||Vivian (Bullwinkel) Statham AO MBE RRC is managed by the Australia Project.|
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 Vivian Bullwinkel, AO, MBE, ARRC, ED, FNM was an Australian Army nurse,on 16 February 1942 the Japanese killed 21 nurses on Radji Beach, Bangka Island Indonesia this was later known as the Bangka Island Massacre Vivian Bullwinkel was the only survivor
Vivian Bullwinkel was born on 18 December 1915 in Kapunda, South Australia. Her parents were George and Eva Bullwinkel née Shegog. George had migrated to Australia from Essex England in 1912. Vivian moved to Broken Hill, New South Wales where she started her training as a nurse and midwife. Once she had finished her training she moved to Hamilton Victoria, then moved to the Jessie McPherson Hospital in Melbourne in 1940.Vivan Bullwinkel volunteered for the Australian Army Nursing Service in May 1941 and she was assigned to the 2/13th Australian General Hospital. She left for Malaya on the hospital ship Wanganella. The hospital shifted to Singapore January 1942 after the Japanese invasion of the Malay Peninsula. Vivian and 65 other nurses were the last of 130 Australian nurses to flee Singapore before the fall of Singapore. They left on the HMS Vyner Brooke ,  2 days later on the 14th of February after the ship had been hit repeatedly by Japanese aircraft and received three direct hits, the HMS Vyner Brooke was sunk.
Twelve Australian nurses were either killed in the attack on the ship or drowned in the sea, but 22 nurses and a number of passengers including women, and children made it ashore to Radji Beach on Banka Island. They decided to surrender to the Japanese, except for the civilian women and children who had left already to find the local authorities to whom they might surrender. The nurses were protected under the Geneva Convention as they were non-combatant medical officers some even still had their Red Cross armbands on their uniforms, but this made no difference to the Japanese soliders. 100 British soldiers also joined them on the beach. The Japanese soldiers killed the men and the nurses were ordered into the sea where they were machine gunned from behind. Vivian Bullwinkel was hit by a bullet and was badly wounded. She was still alive and pretended to be dead until the Japanese had left. After the war this became known as the Banka Island Massacre. See Australian Nurses of the Vyner Brooke.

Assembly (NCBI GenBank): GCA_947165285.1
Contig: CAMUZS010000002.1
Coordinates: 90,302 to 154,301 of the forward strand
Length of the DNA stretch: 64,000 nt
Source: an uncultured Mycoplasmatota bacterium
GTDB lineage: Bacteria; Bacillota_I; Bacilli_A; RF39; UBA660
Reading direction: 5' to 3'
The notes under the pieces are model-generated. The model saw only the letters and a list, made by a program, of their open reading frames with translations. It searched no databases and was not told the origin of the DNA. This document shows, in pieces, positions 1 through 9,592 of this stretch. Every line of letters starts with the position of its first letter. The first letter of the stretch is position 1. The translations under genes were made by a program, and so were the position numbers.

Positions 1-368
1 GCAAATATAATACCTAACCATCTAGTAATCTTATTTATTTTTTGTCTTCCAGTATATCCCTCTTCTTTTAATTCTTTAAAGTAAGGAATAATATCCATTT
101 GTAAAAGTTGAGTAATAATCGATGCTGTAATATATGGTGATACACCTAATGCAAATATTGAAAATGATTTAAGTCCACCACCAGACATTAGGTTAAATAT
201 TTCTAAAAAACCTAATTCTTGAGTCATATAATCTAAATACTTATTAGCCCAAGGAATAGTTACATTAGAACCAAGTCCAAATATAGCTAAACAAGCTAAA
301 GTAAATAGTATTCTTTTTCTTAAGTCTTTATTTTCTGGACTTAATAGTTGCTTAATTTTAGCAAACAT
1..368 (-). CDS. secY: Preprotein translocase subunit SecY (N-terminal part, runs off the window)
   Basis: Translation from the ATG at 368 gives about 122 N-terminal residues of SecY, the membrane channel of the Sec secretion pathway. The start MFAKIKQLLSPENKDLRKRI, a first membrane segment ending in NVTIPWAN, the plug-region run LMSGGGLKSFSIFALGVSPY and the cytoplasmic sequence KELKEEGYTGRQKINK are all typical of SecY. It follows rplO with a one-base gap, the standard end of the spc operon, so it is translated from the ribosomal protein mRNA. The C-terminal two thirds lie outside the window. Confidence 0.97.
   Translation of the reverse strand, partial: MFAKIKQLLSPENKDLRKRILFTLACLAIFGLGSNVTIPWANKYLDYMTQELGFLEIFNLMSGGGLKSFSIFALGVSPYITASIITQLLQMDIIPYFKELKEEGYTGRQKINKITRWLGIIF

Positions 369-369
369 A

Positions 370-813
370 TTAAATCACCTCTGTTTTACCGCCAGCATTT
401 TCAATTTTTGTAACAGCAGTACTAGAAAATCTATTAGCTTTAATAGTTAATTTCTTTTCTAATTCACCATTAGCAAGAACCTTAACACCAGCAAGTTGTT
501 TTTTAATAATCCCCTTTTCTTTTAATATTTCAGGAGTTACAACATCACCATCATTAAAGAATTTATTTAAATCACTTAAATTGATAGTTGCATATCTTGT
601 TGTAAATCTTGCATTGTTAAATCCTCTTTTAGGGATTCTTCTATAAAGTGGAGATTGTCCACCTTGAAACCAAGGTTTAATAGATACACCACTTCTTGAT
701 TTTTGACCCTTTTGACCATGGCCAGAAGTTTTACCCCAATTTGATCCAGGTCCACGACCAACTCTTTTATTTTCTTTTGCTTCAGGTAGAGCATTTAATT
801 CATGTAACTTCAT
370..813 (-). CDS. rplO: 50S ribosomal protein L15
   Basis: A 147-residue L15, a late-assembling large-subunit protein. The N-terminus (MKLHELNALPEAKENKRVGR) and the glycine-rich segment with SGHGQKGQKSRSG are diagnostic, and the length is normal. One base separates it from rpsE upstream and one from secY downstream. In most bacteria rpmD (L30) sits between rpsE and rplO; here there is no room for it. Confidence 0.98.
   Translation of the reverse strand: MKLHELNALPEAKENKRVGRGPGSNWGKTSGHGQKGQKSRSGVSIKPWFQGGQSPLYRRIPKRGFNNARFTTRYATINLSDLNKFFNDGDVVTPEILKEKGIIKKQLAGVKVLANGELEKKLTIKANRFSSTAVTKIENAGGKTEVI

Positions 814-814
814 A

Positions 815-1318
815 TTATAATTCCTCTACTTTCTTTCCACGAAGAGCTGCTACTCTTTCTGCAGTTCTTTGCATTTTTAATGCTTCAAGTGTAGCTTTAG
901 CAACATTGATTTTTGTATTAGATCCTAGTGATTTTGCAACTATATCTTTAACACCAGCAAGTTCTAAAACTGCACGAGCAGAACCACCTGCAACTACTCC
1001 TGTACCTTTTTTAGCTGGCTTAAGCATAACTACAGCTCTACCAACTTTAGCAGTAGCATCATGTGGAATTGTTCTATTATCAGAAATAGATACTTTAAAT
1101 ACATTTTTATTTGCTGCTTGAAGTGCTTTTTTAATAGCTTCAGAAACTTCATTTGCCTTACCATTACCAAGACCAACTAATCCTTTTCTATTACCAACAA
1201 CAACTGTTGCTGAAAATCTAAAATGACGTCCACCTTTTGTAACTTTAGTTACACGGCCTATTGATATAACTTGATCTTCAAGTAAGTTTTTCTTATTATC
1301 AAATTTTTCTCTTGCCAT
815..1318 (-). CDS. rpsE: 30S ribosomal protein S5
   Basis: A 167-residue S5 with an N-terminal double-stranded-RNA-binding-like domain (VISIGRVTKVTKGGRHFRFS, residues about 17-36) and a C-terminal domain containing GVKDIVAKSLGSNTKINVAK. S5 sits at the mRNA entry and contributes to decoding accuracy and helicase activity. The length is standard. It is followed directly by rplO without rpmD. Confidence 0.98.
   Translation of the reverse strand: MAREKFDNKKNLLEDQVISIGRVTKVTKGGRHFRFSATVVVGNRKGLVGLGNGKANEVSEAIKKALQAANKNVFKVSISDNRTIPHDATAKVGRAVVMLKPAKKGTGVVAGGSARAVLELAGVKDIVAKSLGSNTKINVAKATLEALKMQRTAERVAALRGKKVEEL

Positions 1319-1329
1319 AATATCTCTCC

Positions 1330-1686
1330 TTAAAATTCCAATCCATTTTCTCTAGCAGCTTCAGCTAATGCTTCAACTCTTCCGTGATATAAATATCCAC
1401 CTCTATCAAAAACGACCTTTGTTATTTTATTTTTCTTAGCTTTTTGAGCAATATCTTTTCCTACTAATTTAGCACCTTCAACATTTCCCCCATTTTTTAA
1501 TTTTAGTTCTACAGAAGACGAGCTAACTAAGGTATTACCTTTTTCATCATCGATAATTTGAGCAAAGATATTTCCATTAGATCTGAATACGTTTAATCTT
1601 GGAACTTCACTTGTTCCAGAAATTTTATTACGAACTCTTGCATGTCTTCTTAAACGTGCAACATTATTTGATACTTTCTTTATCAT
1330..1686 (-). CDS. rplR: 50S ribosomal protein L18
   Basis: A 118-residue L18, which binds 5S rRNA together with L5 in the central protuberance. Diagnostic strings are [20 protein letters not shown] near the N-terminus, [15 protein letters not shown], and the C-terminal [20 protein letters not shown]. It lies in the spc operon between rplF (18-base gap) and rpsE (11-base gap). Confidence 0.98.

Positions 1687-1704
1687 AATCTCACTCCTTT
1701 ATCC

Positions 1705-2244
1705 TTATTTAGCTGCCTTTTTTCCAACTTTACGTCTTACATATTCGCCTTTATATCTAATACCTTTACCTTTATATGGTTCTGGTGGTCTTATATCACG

From Battle of Australia - Recollection's of a survivor - Sister Vivian Bullwinkel's Story in her own words
I think by this time we'd had shock added to everything else. The Japanese came and stood in front of us and indicated that we should go into the sea. And we walked into the sea with our backs to them. We knew what was going to happen to us, but all I can remember thinking was, I am sorry Mother will never know what has happened to me but it will be nice to see Dad again.We didn't talk among ourselves. It was quite silent. We were drained of emotion. There were no tears. Perhaps I was thinking, How can anything as terrible as this be happening in such a beautiful place?
I'm not sure I heard the shooting . . . yes, I think I did hear a rat-tat-tat and I suppose it was a machine-gun. I got hit. The force of the bullet, together with the waves, knocked me off my feet. I just lay there, swallowing a tremendous amount of salt water until I was violently ill. And, after a while it sort of penetrated that I wasn't dying right there and then. I thought I'd better stay low until I couldn't stay low any longer. The waves brought me right into the shallow water.
Finally, when I did sit up and look around, there was nothing. The Japanese had gone and none of the girls were to be seen.. nothing. It's a bit hard to say but I think it might have been just after midday. I started to shiver and all I wanted to do was get up into that jungle and lie down. So I got up and walked across the beach and lay down just off a track that led to the nearest village. Whether I passed out or not, I don't know . . . but I know that I woke up on one occasion and it was pitch dark.
On the second occasion it was daylight, and I was hot and sticky and felt awful. All I could think about was that I must get up and go down to the spring at the beach and get a drink. But I couldn't be bothered. So I lay down again, and for a while there wasn't a sound. And suddenly, to my horrified gaze, I saw a line of helmets and bayonets going down towards the beach. I don't know how long I lay there flat, but eventually they came back again and I swear I looked into every pair of eyes. If I'd gone out for a drink when it was my first inclination, that would have been the end.